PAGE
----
FOR IMMEDIATE RELEASE: A GRINCH CHRISTMAS IN FRANKLIN FORKS, PA?
Franklin Forks ~ Two Susquehanna County families fear they will face the holiday season without water after learning that a federal court judge has given a gas drilling company permission to come onto their property and remove the "water buffalos" and other equipment that have supplied their homes with water for the past twenty months.
This is the just latest twist in a protracted dispute between families living in the small rural community of Franklin Forks, PA, and WPX Energy, an Oklahoma-based gas drilling company. In late 2011, several area residents complained that their water suddenly turned gray or black after WPX drilled nearby shale gas wells. The Pennsylvania Department of Environmental Protection investigated and fined WPX for defective cement casings on the two gas wells nearest the impacted homes, but it did not link the defective well casings to the contaminated water wells.
Follow up tests of the home water wells found elevated levels of chlorides, iron, aluminum and Total Dissolved Solids. Barium, a substance known to cause cardiac arrhythmia, respiratory failure and gastrointestinal dysfunction was present in levels more than double the primary maximum contaminant level set by the Environmental Protection Agency. The DEP also found high levels of methane and warned homeowners that there was a risk of fire or explosion. In response to an appeal from the DEP, WPX agreed to vent the water wells of three homes to release the buildup of methane, install water buffalos, and supply the families with water.
Then, more than a year later, in April 2013, the PA DEP appeared to exonerate WPX when it released a statement saying that the contamination of the water wells "cannot be attributed to natural gas drilling activity." The DEP based its conclusion on an isotopic analysis of the methane in the water, which showed that it was "naturally occurring" and "not of the same origin as the natural gas in the nearby gas well." Critics have blasted the DEP report, and point to the fact that peer-reviewed scientific studies have shown that faulty cement casings can cause methane from shallow formations to contaminate water wells1. Tammy Manning, who lives in one of the homes with contaminated water says the DEP report fails to explain why her water "changed all at once."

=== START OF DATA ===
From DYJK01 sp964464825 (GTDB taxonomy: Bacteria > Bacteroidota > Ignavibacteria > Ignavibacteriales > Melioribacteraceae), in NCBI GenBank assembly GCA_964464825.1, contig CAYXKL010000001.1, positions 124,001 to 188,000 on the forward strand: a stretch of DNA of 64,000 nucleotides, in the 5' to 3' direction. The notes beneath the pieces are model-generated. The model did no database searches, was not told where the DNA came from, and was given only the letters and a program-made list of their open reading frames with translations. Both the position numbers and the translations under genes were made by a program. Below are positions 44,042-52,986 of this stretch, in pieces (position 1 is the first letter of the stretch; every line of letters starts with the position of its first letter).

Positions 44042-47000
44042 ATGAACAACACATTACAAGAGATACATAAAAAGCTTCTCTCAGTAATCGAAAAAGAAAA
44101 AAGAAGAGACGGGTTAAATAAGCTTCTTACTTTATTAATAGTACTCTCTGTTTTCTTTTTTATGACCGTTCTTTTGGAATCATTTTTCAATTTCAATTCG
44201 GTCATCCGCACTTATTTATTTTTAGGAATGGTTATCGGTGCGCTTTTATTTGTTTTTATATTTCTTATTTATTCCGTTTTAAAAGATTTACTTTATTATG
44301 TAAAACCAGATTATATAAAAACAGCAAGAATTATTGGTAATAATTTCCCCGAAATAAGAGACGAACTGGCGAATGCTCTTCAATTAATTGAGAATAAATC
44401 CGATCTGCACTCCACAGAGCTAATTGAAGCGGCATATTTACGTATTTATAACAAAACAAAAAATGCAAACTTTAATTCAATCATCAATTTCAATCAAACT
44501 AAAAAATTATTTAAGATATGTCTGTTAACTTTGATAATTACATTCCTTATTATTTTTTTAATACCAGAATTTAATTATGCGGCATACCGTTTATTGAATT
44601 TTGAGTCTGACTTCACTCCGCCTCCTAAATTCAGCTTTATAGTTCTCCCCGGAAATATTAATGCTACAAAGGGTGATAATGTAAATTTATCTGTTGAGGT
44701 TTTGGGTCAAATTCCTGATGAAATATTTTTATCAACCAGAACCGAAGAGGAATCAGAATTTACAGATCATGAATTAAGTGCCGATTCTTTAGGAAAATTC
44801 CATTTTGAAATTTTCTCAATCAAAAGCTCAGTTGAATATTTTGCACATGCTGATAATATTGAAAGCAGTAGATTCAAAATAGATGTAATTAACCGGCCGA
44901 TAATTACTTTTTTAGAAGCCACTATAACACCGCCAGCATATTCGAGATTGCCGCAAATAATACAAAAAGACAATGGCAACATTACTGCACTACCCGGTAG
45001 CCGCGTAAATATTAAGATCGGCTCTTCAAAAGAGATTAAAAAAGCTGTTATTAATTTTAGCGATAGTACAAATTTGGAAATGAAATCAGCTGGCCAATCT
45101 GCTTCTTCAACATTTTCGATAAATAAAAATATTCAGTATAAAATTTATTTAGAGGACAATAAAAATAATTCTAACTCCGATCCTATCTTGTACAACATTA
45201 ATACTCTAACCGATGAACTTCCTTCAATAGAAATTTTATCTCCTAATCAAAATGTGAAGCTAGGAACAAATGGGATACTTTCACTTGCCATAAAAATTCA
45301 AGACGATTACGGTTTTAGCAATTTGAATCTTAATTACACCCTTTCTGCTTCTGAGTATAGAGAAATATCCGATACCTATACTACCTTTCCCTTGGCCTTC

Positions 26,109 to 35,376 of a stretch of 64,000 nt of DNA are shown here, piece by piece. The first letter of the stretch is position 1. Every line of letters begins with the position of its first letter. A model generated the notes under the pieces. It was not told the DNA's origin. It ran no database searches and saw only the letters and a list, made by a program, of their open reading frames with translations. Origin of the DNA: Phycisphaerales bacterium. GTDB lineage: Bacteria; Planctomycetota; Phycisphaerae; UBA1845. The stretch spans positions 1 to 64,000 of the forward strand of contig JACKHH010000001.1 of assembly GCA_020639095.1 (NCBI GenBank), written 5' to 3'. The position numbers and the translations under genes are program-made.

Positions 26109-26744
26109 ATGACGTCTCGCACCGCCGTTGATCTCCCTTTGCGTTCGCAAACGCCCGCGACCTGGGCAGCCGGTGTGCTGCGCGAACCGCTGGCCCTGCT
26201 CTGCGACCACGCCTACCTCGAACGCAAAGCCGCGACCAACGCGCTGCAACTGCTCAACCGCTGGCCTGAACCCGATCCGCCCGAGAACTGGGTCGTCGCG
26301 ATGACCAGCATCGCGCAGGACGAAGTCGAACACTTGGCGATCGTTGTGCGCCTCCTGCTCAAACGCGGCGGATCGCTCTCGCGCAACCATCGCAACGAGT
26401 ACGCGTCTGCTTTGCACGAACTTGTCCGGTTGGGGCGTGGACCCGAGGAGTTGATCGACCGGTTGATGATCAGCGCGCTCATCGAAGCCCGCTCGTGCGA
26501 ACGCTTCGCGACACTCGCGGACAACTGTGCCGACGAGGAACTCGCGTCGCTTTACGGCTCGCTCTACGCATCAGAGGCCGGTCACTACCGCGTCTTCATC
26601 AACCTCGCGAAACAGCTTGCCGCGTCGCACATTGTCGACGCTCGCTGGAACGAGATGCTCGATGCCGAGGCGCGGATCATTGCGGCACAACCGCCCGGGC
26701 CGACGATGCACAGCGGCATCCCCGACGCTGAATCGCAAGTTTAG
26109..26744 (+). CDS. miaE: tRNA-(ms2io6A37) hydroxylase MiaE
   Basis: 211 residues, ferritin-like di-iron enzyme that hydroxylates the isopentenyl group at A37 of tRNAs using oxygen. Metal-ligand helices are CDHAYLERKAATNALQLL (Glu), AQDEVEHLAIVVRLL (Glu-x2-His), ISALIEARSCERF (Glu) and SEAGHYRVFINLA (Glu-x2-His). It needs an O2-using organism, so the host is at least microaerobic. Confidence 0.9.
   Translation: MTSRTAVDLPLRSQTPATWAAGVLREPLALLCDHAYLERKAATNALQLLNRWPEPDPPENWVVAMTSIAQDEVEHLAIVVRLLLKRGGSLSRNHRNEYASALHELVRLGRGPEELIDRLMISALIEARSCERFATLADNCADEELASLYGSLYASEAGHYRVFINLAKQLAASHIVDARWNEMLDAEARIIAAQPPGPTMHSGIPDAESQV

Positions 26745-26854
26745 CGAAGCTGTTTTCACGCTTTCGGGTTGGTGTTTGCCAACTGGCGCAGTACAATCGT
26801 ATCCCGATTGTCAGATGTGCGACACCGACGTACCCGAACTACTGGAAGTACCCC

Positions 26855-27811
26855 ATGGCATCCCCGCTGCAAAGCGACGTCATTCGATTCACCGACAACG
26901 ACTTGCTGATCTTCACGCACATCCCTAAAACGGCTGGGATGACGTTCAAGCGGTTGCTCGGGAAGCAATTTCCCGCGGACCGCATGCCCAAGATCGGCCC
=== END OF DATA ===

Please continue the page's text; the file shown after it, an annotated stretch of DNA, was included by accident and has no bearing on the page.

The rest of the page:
WPX Energy is being sued by the Hadlicks and the Mannings, the two families that still rely on water buffalos installed by the company. A spokesperson for WPX acknowledged that by removing the equipment from their homes the company won't be recovering material assets that have significant monetary value; rather the action seems to be motivated by its irritation with the lawsuit and by the fact that activists and celebrities have made Franklin Forks a focal point of the national anti-fracking movement. Still it's doubtful that WPX will be able to remove the water supplies without attracting even more unwanted attention -- the court order specifies that the materials must be removed on Monday, December 16, and reporters and supporters of the impacted families are bound to be on hand to record the event.
Last minute negotiations have failed to resolve the situation. On Tuesday the drilling company offered to sell the two water supply systems for a total of $3,600, but the families say they cannot afford to buy them. Supporters are attempting to raise money to furnish the families with new equipment so they will not remain without water over the holidays. Donations can made at TinyURL.com/WaterReliefFPAorNE.
WPX has said workers will remove the equipment between 9 AM and 2 PM. Supporters intend to gather in Franklin Forks at 9 AM on Monday.
1."...faulty cement can allow methane and other gases from intermediate layers to flow into, up, and out of the annulus into shallow drinking water layers. In such a scenario, the geochemical and isotopic compositions of stray gas contamination would not necessarily match the target shale gas, and no fracturing chemicals or deep formation waters would be expected, because a direct connection to the deepest layers does not exist;" Page 5 Increased stray gas abundance in a subset of drinking water wells near Marcellus shale gas extraction By Robert B. Jackson, et al., June, 2013
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